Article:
Estee Lauder CEO: US shoppers holding back
CHICAGO, Oct 30 (Reuters) - It is too early to call a recovery in the cosmetics market as the impact of the H1N1 flu pandemic and the holiday season are so uncertain, Estee Lauder Cos Inc (EL.N) Chief Executive Fabrizio Freda said on Friday 30 October.
"The consumer is holding back in the U.S. and is not back," Freda told Reuters in an interview. "I'm not yet optimistic. I think the holiday season we have in front of us is still very uncertain."
Estee Lauder, known for brands such as Clinique and M.A.C., blew past expectations for its fiscal first-quarter profit but maintained a cautious take on the economy.
The company opted not to spend much in the quarter, but rather wait and promote new products and advertise more when consumers come back more aggressively, Freda said.
The quarter, ended Sept. 30, marked the first under the leadership of Freda, who became CEO in July after serving as president and chief operating officer since he joined Estee Lauder in March 2008.
The U.S. Commerce Department said consumers cut their spending in September after an uptick in August.
Estee Lauder's largest customer, department store operator Macy's Inc (M.N), saw sales fall 2.4 percent in September.
To reach women looking for deals, Estee Lauder is now showing prices at counters selling brands such as Clinique and Estee Lauder. It has also brought out smaller, lower-priced items such as fragrances priced just under $30.
Clinique and M.A.C., which are at the lower price range in the prestige cosmetics category, "are among the best performing brands in our portfolio in this moment," Freda said.
Shares of Estee Lauder were up 6 percent at $43.62 in afternoon trade after tapping a new year high of $45.44 earlier in the session.
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In Asia, Freda said consumers are "really upbeat" in markets such as China, Korea and Hong Kong. While things may be back to normal there, consumer sentiment in Japan may be worse than in the United States, he said.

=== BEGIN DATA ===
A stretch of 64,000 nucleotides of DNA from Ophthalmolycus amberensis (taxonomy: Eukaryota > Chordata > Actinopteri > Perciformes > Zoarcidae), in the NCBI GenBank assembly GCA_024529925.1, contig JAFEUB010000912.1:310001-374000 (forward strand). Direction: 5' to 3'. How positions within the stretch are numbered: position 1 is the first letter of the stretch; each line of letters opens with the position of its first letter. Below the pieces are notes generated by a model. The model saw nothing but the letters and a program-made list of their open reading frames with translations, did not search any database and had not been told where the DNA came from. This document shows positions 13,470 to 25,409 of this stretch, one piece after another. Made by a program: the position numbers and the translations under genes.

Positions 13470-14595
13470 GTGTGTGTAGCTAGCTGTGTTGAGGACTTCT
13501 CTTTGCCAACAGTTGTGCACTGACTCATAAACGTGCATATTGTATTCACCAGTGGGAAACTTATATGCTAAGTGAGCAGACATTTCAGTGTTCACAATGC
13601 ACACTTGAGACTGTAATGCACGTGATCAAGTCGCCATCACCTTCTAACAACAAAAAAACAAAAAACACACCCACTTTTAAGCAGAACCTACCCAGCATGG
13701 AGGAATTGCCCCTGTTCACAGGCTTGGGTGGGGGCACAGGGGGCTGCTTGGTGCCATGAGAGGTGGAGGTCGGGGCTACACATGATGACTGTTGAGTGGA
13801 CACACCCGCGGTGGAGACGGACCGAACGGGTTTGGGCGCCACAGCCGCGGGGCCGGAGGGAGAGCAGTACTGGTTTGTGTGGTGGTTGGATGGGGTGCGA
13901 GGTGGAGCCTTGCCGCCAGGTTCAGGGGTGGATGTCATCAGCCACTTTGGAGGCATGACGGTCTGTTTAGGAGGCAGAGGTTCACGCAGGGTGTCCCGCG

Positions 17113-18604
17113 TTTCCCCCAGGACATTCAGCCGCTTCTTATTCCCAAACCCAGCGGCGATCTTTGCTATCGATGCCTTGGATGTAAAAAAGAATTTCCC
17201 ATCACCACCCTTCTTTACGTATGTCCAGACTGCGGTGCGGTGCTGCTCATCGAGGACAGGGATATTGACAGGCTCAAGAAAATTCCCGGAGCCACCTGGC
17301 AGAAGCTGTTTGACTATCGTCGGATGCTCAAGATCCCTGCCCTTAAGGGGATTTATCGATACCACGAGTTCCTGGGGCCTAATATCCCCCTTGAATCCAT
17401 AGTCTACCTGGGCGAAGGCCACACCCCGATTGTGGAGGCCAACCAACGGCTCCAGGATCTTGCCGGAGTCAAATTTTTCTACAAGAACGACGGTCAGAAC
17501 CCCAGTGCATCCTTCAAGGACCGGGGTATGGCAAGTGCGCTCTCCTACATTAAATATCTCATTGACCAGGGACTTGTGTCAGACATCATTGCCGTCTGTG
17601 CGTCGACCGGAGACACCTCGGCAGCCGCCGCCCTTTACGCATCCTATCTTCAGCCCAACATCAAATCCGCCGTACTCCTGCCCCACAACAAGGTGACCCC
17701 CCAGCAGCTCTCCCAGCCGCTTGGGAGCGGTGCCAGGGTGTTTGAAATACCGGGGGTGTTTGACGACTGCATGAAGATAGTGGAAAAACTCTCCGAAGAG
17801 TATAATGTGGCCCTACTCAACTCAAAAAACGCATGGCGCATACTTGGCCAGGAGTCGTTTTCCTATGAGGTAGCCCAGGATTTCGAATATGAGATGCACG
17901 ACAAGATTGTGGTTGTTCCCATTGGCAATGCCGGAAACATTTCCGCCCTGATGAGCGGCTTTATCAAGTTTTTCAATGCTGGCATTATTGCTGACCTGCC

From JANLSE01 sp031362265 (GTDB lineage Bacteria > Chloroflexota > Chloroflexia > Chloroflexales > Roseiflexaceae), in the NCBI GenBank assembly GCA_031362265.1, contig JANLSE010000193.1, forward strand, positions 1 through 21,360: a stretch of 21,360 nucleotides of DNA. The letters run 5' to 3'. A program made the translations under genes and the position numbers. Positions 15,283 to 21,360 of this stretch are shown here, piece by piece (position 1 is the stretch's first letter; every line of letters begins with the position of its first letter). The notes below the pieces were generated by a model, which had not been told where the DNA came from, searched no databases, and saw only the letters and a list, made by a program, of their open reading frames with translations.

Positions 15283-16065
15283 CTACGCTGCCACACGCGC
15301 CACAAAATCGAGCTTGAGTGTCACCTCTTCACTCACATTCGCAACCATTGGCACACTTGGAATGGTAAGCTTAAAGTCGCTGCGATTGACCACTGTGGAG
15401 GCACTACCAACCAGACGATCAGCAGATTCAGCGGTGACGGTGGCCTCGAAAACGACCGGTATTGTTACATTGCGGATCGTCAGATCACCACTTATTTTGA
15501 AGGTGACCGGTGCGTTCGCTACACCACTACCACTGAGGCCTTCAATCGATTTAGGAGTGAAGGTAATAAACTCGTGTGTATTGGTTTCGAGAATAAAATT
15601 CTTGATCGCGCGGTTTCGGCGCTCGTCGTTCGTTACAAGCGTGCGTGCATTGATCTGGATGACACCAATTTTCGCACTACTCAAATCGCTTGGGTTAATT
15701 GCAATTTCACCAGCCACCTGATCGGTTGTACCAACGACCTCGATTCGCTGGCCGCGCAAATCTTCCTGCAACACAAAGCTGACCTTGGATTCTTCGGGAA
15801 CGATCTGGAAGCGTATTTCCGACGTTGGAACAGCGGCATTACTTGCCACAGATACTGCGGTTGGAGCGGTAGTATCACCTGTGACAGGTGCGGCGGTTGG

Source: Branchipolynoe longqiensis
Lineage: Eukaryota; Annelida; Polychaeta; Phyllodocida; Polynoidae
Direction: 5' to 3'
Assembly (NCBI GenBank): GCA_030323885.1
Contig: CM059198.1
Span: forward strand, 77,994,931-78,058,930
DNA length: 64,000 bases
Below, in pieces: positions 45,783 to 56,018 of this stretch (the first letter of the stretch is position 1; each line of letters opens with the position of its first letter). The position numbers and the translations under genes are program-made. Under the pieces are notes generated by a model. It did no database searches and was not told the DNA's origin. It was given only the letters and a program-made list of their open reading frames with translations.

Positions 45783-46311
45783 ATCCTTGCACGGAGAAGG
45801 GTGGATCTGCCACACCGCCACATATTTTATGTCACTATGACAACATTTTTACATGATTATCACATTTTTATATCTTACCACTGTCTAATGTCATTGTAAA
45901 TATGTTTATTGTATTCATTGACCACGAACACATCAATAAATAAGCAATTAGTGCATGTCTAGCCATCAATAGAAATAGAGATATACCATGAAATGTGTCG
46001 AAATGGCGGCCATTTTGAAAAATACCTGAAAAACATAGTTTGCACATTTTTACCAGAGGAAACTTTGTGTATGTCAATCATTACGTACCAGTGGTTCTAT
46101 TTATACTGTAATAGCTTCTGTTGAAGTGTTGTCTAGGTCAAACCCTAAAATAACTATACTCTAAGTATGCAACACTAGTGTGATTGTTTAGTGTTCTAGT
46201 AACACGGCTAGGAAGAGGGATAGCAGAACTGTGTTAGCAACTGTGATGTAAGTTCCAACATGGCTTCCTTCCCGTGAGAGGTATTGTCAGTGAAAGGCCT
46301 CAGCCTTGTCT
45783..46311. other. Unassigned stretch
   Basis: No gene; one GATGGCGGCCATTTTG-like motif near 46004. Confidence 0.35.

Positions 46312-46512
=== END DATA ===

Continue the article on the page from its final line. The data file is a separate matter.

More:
Some of Estee Lauder's better-than-expected results came as the company gained market share in sales at airport stores. Freda said travel retail is still "very volatile," with the risk that H1N1, or swine flu, could crimp travel.
People traveling from Asia to other countries are the "driving force" of travel retail, he said.
The company is trying to lure more travelers to buy and is opening more airport stores, Freda said. Travel retail in general remains well below last year's levels and is projected to stabilize or grow only at a low level in 2010, he said.
Estee Lauder has seen some early improvements in northern European countries such as Germany, the United Kingdom and Russia, he said. In southern European countries such as Spain, Greece and Freda's birthplace, Italy, consumer sentiment remains very difficult, he added.
Latin America also presents a "split camp," with countries such as Brazil showing positive consumer sentiment, while countries such as Mexico are "stabilizing, but definitely not yet coming back in a big way."
(Reporting by Jessica Wohl; Editing by Tim Dobbyn and John Wallace)
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